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Team Members

Mali Karunaratne

Special Counsel
Mali Karunaratne is a special counsel in Cooper Grace Ward’s litigation and dispute resolution group.

Mali Karunaratne is a special counsel in Cooper Grace Ward’s litigation and dispute resolution group.

Mali is an experienced dispute resolution lawyer and has advised clients in a broad range of matters that have involved contractual disputes, directors’ duties, oppression and shareholder disputes, bankruptcy, corporate insolvency, trustee and fiduciary issues, misleading and deceptive conduct, product liability, administrative law, regulatory actions, class actions, real property disputes, building disputes, defamation, professional negligence and disputes involving unincorporated associations.

As well as having worked in the litigation and dispute resolution group in law firms in Sydney and Brisbane, Mali has worked in a ‘Big 4’ global accounting firm. He has also worked as an in-house lawyer in a large business group in South East Asia and as an assistant to a number of judges in the UK Royal Courts of Justice.

Mali has been involved in the successful resolution of commercial disputes of various types, including large and novel matters, through commercial settlements, trial and appellate litigation.

  • Bachelor of Laws (Honours) – Macquarie University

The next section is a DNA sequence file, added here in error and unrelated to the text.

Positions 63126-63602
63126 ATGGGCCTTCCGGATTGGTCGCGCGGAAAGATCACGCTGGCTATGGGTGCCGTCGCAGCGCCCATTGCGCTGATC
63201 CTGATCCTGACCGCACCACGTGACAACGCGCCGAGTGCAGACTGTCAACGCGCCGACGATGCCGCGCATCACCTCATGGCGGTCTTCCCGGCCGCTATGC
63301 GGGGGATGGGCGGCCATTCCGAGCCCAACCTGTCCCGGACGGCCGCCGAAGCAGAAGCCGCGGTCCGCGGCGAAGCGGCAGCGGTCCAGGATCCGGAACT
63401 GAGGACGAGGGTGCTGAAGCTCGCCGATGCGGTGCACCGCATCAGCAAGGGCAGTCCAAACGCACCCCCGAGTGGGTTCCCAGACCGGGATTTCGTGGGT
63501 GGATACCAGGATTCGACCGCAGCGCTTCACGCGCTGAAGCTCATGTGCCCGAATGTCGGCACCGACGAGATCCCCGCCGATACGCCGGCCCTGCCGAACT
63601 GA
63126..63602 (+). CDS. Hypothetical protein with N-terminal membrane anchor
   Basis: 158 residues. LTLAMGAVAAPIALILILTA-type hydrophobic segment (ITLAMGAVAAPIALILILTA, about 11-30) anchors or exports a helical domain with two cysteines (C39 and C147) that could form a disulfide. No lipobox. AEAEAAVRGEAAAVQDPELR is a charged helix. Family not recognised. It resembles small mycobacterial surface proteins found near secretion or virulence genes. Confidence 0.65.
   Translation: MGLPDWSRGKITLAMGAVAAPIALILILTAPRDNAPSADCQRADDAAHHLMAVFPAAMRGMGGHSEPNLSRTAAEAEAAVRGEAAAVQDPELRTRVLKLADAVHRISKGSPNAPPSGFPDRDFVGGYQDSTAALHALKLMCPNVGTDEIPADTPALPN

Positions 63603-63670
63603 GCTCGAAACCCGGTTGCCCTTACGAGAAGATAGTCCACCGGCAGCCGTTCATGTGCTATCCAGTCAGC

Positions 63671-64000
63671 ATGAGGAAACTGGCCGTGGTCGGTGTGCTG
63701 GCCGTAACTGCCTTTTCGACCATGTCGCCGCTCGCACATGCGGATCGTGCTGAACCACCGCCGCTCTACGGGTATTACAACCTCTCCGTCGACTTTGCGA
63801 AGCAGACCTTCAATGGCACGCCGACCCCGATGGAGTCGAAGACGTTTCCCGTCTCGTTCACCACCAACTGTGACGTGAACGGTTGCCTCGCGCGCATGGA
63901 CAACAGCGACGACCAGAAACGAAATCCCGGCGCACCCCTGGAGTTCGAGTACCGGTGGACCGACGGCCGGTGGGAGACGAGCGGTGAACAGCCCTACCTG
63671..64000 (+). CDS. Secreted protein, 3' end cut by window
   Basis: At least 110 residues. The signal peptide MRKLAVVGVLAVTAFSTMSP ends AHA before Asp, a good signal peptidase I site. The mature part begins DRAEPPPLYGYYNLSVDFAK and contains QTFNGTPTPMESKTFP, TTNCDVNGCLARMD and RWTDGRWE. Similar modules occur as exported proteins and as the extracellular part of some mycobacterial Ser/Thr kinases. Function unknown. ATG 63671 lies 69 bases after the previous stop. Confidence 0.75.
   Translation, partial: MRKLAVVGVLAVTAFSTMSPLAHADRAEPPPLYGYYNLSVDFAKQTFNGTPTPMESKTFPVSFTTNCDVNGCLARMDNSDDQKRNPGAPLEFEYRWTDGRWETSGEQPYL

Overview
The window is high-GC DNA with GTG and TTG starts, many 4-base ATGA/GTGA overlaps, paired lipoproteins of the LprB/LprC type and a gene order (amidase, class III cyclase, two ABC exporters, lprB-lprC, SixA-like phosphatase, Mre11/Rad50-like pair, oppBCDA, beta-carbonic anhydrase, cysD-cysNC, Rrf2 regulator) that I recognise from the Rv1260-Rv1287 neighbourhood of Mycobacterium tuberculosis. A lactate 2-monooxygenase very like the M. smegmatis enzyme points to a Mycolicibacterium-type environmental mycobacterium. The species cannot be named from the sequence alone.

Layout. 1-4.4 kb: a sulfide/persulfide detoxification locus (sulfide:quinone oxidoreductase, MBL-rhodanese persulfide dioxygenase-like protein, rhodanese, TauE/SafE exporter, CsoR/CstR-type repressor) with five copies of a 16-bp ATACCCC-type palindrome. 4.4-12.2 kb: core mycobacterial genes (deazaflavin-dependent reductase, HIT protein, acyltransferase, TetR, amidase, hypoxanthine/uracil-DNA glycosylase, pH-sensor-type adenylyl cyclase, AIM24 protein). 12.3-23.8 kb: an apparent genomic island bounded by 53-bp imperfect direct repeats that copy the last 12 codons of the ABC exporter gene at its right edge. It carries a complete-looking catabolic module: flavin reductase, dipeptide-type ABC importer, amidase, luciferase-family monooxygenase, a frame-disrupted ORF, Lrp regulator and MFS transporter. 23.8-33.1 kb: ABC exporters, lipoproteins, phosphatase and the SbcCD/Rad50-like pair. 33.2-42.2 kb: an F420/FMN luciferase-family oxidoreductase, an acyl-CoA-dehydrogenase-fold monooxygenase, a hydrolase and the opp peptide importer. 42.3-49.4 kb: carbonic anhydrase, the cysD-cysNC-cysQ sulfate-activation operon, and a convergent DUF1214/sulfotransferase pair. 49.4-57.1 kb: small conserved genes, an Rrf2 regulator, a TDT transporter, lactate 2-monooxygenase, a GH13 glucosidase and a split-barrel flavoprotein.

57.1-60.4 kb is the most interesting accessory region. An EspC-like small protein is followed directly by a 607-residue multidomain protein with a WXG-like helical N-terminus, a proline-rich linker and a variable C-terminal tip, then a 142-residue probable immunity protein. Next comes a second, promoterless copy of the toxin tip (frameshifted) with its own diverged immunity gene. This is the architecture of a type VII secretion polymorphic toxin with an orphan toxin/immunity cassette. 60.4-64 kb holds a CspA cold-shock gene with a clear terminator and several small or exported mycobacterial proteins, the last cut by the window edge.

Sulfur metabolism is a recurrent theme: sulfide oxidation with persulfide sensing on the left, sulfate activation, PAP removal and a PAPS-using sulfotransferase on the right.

• Bachelor of Commerce (Accounting) – Macquarie University
  • Graduate Diploma of Legal Practice (Distinction) – The College of Law
  • Solicitor – Supreme Courts of Queensland and New South Wales
  • Solicitor – High Court of Australia

Involved in the successful representation of interests in varied matters, including, for example, the interest of clients in:

  • high value land development disputes;
  • a successful High Court appeal involving issues of statutory illegality: Gnych v Polish Club Limited [2015] 255 CLR 414 (2015);
  • regulatory actions in the competition and consumer, education and aged care spaces;
  • a government commission of inquiry;
  • corporate and personal insolvency scenarios;
  • intellectual property disputes.

Areas of Expertise

Publications

Liquidator's powers of examination assigned to litigation funder

The Federal Court has recently confirmed that liquidators are able to assign their rights to examine people and to obtain the production of documents.

Australian Consumer Law - does statutory unconscionable conduct require some vulnerability or disadvantage?

On 19 March 2021, the Federal Court handed down a decision that clarified the scope of section 21 of the Australian Consumer Law. The Court indicated that, while exploitation of some vulnerability or disadvantage will often be a feature of unconscionable conduct, it is not is not an essential element in establishing that a party has engaged in statutory unconscionable conduct.

Obtaining disclosure of information before court proceedings

Before commencing court proceedings, a claimant will need to ascertain the identity of the person to sue and whether they have a claim against them.